A Caryn Review: One Pulse Anthology

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Rating: 4 out of 5 stars

one-pulse-anthologySince the shooting at the Pulse nightclub in Orlando on June 12, 2016, people worldwide have donated a total of more than 23 million dollars to the OneOrlando Fund set up to benefit the victims and their families.  It seems like a lot of money, but between the number of people affected, and the severity of their injuries – mental and physical – that money will be exhausted fairly soon.  Also, after the initial outcry and horror that such a thing could have happened, and for such a reason, the shooting has faded out of the headlines.  But for those who were directly affected, and for all people in the LGBTQ spectrum, the shooting is still at the forefront of their thoughts, and fears, and worries.  So I was very pleased to see Dreamspinner Press put out this anthology to raise money for various LGBT organizations in central Florida, and I jumped at the chance to review it.  Dreamspinner also has another anthology coming out in time for the 2016 holiday season, that will also benefit the same charities.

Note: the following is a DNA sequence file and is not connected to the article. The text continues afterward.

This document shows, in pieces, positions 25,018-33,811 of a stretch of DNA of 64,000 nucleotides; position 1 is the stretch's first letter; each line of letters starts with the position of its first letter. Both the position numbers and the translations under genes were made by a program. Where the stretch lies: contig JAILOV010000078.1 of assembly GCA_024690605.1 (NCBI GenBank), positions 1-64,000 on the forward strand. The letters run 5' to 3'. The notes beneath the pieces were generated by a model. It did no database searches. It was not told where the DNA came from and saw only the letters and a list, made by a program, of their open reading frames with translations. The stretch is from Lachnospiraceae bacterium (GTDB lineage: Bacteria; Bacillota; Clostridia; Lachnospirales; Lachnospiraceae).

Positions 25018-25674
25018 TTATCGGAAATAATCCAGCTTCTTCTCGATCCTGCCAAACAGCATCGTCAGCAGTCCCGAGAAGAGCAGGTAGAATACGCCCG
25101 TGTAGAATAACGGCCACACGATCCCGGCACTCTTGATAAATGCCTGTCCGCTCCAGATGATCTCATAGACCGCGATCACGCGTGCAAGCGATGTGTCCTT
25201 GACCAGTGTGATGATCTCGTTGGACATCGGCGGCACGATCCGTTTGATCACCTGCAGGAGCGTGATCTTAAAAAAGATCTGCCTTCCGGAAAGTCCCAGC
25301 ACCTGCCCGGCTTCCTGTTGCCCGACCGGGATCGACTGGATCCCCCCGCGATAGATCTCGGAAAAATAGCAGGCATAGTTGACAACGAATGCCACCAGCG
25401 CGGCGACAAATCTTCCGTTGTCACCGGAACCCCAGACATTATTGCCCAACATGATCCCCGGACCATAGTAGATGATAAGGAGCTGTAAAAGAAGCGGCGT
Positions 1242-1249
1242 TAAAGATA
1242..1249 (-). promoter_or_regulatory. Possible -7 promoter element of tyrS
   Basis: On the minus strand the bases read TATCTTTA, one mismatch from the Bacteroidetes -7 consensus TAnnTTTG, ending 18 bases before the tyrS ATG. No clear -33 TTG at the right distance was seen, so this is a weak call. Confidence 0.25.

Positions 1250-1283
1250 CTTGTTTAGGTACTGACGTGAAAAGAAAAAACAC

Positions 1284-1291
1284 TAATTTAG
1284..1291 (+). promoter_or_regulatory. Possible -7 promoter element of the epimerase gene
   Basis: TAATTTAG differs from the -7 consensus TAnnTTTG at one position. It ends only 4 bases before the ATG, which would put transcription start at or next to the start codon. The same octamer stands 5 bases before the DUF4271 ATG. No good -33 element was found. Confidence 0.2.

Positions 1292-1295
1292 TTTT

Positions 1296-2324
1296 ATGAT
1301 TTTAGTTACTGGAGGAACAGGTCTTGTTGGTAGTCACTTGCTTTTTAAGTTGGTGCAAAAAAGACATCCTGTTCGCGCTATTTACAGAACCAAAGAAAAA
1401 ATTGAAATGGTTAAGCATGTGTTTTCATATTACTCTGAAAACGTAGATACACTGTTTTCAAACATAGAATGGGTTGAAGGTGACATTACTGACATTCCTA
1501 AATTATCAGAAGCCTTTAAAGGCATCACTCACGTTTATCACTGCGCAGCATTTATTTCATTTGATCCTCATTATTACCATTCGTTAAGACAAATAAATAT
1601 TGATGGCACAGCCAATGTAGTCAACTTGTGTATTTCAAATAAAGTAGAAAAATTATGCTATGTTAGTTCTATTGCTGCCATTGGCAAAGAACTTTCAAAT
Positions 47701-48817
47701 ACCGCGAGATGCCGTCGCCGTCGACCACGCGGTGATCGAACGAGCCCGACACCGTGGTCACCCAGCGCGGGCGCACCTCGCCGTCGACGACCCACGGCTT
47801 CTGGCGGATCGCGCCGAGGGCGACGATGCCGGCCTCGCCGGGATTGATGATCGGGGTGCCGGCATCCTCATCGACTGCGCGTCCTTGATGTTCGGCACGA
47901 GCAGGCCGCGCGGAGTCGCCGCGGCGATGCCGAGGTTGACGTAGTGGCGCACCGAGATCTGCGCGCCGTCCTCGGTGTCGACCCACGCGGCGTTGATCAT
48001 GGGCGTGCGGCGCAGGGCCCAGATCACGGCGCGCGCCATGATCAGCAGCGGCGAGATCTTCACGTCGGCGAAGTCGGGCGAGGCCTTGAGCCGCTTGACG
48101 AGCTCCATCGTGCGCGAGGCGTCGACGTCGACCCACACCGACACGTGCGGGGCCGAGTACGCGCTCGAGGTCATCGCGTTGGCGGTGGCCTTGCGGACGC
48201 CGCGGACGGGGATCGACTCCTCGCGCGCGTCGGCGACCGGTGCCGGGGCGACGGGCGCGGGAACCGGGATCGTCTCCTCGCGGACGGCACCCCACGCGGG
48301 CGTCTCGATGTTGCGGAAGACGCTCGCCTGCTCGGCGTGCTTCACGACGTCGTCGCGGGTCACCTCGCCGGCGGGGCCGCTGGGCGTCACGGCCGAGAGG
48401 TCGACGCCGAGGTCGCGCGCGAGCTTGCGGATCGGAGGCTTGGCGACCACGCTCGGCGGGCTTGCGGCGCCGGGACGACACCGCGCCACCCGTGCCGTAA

At first, I planned to do a short review on each story individually, but at a total of 31 stories (and almost 200,000 words) that just wasn’t possible.  The stories are written by a combination of well known and lesser known authors from Dreamspinner’s ranks, and run the gamut of genres.  There are contemporary, fantasy, paranormal, historical, and sci-fi works.  Most are romances, but some are not.  Most are M/M pairings, but there was also one F/F and one M/M/M/M.  Some stories were extremely good, some less so, but there was only one that I had to DNF.  My favorite was The Tithe by K.C. Burn, which was one of the fully original stories, but there were several that were in the various universes created by the authors in other published works (like Edmond Manning’s They Danced which tells another tale of the Lost and Founds, which would not have made much sense to me if I hadn’t read one of them first).  The stories ranged from1 star to 5 star ratings, and overall the anthology really is more of a 3 star read, but I give it an extra star because of the generosity of the authors and the other people from Dreamspinner involved in putting it together.  I looked at the call for submissions, and they were due only a month after the shooting itself, which is an incredibly short period of time to write something really good, so I actually expect the next anthology to be even better.